Liver phospholipid transfer protein (PLTP) expression with a PLTP-null background promotes very low-density lipoprotein production in mice

Authors

  • Amirfarbod Yazdanyar,

    1. Department of Cell Biology, SUNY Downstate Medical Center, Brooklyn, NY. Molecular and Cellular Cardiology Program, VA New York Harbor Healthcare System, Bróoklyn, NY 11209
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  • Xian-Cheng Jiang

    Corresponding author
    1. Department of Cell Biology, SUNY Downstate Medical Center, Brooklyn, NY. Molecular and Cellular Cardiology Program, VA New York Harbor Healthcare System, Bróoklyn, NY 11209
    • SUNY Downstate Medical Center, 450 Clarkson Ave., Box 5, Brooklyn, NY 11203
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    • fax: 718-270-3732


  • Potential conflict of interest: Nothing to report.

Abstract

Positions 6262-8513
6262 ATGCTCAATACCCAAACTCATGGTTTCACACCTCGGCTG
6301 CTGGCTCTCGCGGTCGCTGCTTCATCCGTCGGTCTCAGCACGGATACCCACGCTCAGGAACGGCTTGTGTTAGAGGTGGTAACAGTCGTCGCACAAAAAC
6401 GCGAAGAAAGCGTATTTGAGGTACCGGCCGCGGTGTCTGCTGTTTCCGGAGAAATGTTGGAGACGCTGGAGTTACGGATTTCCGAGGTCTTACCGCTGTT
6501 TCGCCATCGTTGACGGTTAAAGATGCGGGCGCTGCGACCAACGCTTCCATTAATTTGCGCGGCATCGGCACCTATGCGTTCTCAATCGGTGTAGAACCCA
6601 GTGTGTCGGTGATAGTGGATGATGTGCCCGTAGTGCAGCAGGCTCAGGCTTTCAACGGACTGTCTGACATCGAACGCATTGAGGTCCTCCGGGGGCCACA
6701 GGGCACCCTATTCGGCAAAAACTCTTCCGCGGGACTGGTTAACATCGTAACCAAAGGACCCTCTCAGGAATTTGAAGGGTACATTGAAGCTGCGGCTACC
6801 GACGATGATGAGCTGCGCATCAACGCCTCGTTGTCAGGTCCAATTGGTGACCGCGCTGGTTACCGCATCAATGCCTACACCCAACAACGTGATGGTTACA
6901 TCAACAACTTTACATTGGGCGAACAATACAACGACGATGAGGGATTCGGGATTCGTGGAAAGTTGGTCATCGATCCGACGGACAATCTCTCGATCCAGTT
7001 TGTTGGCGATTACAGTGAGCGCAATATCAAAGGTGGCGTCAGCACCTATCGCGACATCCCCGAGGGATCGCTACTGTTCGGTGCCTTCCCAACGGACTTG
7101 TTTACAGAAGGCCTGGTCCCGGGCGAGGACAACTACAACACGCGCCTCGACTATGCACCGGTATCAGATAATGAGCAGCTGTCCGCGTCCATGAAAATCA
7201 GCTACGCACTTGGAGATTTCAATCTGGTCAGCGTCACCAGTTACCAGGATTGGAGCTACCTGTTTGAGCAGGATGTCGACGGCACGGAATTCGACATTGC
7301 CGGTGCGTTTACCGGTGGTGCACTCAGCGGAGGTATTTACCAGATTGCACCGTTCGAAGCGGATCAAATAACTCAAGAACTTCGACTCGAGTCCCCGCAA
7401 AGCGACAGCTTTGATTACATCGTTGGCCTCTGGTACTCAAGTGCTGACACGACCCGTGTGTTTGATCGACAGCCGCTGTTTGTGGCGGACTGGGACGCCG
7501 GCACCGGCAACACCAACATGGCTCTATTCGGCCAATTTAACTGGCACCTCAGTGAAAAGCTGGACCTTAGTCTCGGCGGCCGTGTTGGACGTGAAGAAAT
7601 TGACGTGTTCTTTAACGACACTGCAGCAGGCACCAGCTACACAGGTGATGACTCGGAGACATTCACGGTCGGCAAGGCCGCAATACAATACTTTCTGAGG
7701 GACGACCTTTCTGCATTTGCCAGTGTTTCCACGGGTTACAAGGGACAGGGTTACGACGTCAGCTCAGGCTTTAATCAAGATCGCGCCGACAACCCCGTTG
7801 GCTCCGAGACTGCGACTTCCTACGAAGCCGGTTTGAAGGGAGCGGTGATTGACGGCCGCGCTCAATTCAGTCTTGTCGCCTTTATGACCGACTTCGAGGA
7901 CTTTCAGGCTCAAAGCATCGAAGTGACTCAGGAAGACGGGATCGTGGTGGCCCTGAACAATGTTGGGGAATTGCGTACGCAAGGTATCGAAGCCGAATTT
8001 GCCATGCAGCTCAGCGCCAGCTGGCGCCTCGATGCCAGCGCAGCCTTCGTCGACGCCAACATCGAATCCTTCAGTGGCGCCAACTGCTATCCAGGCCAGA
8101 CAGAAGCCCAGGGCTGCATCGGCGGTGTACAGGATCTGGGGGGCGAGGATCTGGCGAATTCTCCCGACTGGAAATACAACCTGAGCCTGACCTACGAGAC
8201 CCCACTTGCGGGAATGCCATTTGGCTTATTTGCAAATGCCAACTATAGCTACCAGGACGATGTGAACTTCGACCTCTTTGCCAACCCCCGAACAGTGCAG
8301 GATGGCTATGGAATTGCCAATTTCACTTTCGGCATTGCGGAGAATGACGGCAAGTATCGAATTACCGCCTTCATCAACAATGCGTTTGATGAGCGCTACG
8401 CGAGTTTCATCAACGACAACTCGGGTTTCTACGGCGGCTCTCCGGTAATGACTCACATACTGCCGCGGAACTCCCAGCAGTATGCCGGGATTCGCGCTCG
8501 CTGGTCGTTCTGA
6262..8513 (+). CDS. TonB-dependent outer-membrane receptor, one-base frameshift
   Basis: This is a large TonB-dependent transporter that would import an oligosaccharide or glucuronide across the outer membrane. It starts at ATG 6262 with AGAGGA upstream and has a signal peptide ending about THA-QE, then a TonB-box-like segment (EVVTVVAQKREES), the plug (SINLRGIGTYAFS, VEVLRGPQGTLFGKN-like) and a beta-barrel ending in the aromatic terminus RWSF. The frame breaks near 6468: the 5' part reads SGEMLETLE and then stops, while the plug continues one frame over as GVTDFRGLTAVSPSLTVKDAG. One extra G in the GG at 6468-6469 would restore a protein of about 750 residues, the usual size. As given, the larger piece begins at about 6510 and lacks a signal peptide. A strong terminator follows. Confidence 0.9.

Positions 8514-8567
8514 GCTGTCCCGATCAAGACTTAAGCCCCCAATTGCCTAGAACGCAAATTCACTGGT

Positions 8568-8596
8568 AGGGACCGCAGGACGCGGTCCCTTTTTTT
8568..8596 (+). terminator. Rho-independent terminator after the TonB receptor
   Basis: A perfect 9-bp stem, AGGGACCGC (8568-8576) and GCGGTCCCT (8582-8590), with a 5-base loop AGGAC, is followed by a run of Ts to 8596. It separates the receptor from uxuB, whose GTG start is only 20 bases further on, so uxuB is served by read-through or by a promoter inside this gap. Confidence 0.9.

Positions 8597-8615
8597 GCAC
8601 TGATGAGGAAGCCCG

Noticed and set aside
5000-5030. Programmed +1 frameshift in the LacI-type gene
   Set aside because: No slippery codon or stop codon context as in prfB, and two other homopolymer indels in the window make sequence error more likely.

It is known that plasma phospholipid transfer protein (PLTP) activity influences lipoprotein metabolism. The liver is one of the major sites of lipoprotein production and degradation, as well as of PLTP expression. To address the impact of liver-expressed PLTP on lipoprotein metabolism, we created a mouse model that expresses PLTP in the liver acutely and specifically, with a PLTP-null background. This approach in mouse model preparations can also be used universally for evaluating the function of many other genes in the liver. We found that liver PLTP expression dramatically increases plasma levels of non–high-density lipoprotein (HDL) cholesterol (2.7-fold, P < 0.0001), non-HDL phospholipid (2.5-fold, P < 0.001), and triglyceride (51%, P < 0.01), but has no significant influence on plasma HDL lipids compared with controls. Plasma apolipoprotein (apo)B levels were also significantly increased in PLTP-expressing mice (2.2-fold, P < 0.001), but those of apoA-I were not. To explore the mechanism involved, we examined the lipidation and secretion of nascent very low-density lipoprotein (VLDL), finding that liver PLTP expression significantly increases VLDL lipidation in hepatocyte microsomal lumina, and also VLDL secretion into the plasma. Conclusion: It is possible to prepare a mouse model that expresses the gene of interest only in the liver, but not in other tissues. Our results suggest, for the first time, that the major function of liver PLTP is to drive VLDL production and makes a small contribution to plasma PLTP activity. (HEPATOLOGY 2012)

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